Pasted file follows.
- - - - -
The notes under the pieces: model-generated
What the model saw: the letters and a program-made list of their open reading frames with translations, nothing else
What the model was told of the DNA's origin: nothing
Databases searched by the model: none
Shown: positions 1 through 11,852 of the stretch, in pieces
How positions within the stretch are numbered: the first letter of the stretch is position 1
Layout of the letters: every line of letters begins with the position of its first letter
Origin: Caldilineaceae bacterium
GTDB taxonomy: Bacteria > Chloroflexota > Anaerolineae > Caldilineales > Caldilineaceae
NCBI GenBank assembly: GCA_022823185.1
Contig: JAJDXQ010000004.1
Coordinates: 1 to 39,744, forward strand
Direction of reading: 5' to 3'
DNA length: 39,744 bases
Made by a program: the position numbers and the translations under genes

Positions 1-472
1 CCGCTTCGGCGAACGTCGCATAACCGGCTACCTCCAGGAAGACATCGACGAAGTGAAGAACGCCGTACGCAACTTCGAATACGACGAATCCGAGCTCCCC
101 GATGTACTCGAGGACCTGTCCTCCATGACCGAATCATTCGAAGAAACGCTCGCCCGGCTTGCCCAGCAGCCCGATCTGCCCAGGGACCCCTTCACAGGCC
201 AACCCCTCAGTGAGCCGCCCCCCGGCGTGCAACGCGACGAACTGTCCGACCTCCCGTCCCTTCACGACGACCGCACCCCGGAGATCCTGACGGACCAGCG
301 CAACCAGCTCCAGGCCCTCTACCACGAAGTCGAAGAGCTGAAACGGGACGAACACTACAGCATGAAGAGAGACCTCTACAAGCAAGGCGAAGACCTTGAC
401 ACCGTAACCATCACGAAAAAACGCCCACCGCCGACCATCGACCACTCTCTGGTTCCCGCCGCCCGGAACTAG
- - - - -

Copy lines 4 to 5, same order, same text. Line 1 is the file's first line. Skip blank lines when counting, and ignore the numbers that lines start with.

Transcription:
Databases searched by the model: none
Shown: positions 1 through 11,852 of the stretch, in pieces